Word gets around fast in the birding world when there’s a rare bird somewhere in the area. I had read on some bird sites Sunday night that there was a rare Kirtland’s warbler at Fort Desoto Park. It’s listed as one of the rarest warblers in the world. They winter in the Bahamas and spend summers in Michigan. I’ve never heard of one in Florida before. I got to the park just before 7:30 the next morning and there was already a small crowd staring at the bushes where he was seen the day before. No one had seen him yet. I was thinking this is probably going to be a needle in a haystack morning but then I saw Ed. Ed Rizer drove over from the Lakeland area and he is know for being able to find anything. I’m thinking if anyone can find this bird, Ed can. About 10 minutes later I looked around and Ed had disappeared. I’m thinking “He’s going to walk around and find that bird”. Not 5 minutes later I hear him yell “He’s over here”. The bird was in a different area but close by. Everyone ran over and we all started shooting. The bird was not skittish at all. Everyone stayed pretty far back (we all had our longest lenses with us). I spent about 15 minutes taken a ton of pictures of this bird. He stayed on the ground just outside of some bushes, feeding on bugs.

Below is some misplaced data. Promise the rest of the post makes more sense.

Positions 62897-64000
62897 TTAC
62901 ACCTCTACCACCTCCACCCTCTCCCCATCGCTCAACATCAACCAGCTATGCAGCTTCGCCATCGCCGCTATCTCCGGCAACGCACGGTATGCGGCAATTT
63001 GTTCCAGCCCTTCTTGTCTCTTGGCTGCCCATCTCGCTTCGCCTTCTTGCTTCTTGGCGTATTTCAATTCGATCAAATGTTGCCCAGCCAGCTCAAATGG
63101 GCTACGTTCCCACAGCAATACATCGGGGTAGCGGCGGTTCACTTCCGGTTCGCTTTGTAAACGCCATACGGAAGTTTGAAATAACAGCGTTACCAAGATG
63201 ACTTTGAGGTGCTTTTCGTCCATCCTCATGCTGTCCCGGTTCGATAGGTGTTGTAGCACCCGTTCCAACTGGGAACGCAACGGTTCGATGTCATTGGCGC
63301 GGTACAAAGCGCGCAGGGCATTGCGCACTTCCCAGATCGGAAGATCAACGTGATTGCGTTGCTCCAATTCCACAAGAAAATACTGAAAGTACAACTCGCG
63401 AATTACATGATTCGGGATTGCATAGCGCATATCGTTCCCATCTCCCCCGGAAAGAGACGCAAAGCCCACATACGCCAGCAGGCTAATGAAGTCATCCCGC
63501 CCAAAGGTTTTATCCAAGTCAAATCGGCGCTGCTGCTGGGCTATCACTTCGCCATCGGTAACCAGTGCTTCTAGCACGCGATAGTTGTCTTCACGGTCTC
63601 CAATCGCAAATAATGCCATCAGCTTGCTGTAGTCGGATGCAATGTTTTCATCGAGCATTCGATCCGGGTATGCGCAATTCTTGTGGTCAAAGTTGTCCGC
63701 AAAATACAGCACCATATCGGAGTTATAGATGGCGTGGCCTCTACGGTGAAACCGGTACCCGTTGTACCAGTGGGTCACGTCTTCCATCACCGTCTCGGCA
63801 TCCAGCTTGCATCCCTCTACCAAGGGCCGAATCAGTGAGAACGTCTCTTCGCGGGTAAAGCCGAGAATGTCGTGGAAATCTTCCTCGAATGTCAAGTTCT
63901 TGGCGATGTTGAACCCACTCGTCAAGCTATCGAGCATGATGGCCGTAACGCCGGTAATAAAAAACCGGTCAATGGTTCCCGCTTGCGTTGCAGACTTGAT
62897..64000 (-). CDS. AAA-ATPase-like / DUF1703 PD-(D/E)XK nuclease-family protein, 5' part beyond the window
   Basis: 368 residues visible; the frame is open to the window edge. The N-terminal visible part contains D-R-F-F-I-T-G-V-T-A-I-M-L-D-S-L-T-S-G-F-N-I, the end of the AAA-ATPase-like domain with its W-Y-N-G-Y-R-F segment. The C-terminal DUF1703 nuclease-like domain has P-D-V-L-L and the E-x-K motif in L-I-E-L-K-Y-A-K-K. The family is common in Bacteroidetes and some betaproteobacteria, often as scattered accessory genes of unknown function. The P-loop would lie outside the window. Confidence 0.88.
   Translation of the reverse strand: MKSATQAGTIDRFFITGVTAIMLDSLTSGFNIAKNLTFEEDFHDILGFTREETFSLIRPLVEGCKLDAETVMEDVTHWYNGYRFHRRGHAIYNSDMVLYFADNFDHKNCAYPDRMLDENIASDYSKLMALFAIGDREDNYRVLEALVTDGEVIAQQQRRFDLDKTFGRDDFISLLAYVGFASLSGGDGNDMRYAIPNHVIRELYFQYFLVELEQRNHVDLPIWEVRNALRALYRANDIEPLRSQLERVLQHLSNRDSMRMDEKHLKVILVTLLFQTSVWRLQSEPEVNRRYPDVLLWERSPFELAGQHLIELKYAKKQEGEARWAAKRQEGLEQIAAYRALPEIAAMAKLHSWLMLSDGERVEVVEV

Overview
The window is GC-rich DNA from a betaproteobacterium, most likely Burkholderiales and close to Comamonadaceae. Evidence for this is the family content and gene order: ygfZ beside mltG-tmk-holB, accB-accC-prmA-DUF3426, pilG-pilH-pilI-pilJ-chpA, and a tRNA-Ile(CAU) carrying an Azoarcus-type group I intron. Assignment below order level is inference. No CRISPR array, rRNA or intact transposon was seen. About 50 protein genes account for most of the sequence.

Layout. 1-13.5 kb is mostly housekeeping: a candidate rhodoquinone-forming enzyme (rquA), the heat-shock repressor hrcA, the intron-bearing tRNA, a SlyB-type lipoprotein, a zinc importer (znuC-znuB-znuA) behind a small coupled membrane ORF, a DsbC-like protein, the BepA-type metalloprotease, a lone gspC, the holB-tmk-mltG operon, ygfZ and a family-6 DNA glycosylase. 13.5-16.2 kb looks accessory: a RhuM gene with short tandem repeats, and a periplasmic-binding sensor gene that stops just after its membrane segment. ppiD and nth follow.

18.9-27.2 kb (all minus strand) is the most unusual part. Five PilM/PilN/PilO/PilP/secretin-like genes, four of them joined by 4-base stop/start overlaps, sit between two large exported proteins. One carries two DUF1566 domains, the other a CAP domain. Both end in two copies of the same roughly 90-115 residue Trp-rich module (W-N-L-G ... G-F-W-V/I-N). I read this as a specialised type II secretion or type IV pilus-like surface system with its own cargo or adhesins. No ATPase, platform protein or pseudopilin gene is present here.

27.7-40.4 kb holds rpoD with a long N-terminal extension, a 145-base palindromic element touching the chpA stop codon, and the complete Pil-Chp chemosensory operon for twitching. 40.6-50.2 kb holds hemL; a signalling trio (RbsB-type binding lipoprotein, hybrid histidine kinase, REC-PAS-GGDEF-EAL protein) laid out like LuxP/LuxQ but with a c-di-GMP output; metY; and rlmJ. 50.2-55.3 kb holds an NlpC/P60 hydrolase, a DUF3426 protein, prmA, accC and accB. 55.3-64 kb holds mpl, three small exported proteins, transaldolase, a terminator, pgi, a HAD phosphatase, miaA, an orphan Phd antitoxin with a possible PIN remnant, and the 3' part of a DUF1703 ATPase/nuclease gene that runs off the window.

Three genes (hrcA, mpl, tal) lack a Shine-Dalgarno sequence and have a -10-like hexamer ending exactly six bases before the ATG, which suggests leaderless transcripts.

Later in the morning after walking around the park, I headed back to the area where the Kirtland’s was again. He had moved over to the mangrove bushes where we originally were looking. I left the crowds of people who had driven from all over Florida to see him.
There were a lot of other migrating birds but not a lot of variety. We found one rose breasted grossbeak. An ovenbird was on the trail and there were a lot of redstart sightings.
One bird I haven’t seen in several years was a black throated blue warbler.
There were a lot of Cape May warblers all over the park.
The 2nd bird I added to my list this morning was a black whiskered vireo. There was one seen several years ago here but I couldn’t find it. After looking for this guy all morning I was about to give up and leave and someone yelled out they found him. I snapped the above and headed home since it was way past lunch time.
This was a very productive morning in late April at the park. It still seems like there are less birds coming through every year.
Congrats on your new lifers. All your warbler images are beautiful. Great collection of birds and photos. Thank you for linking up and sharing your post. Take care, have a happy weekend.
My goodness! How amazing to see these! I’ve never seen them either but I’ll be on the lookout here in North Central FL. I am SO anxious to get outside but it’s so hot! lol You took some amazing photos too. I’ll show them to my hubby. Happy weekend!
Congratulations on a pair of life birds!
The Fort can be so amazing! Wonderful photographs of some beautiful migrants.
Seeing a Kirkland’s Warbler in Florida is indeed remarkable. We’ve seen the nesting area in mid-Michigan, which is very restricted with a high fine if you go there without proper permission. Occasionally, one also sometimes stops here (Ann Arbor) to rest during migration. But you are really lucky! I wonder if they will start to hang around in Florida, or if this is really a one-time happening.
best… mae at maefood.blogspot.com
Birders sure are active in their pursuit of rare birds. I’m more passive and wait for the birds to come to me to enjoy. – Margy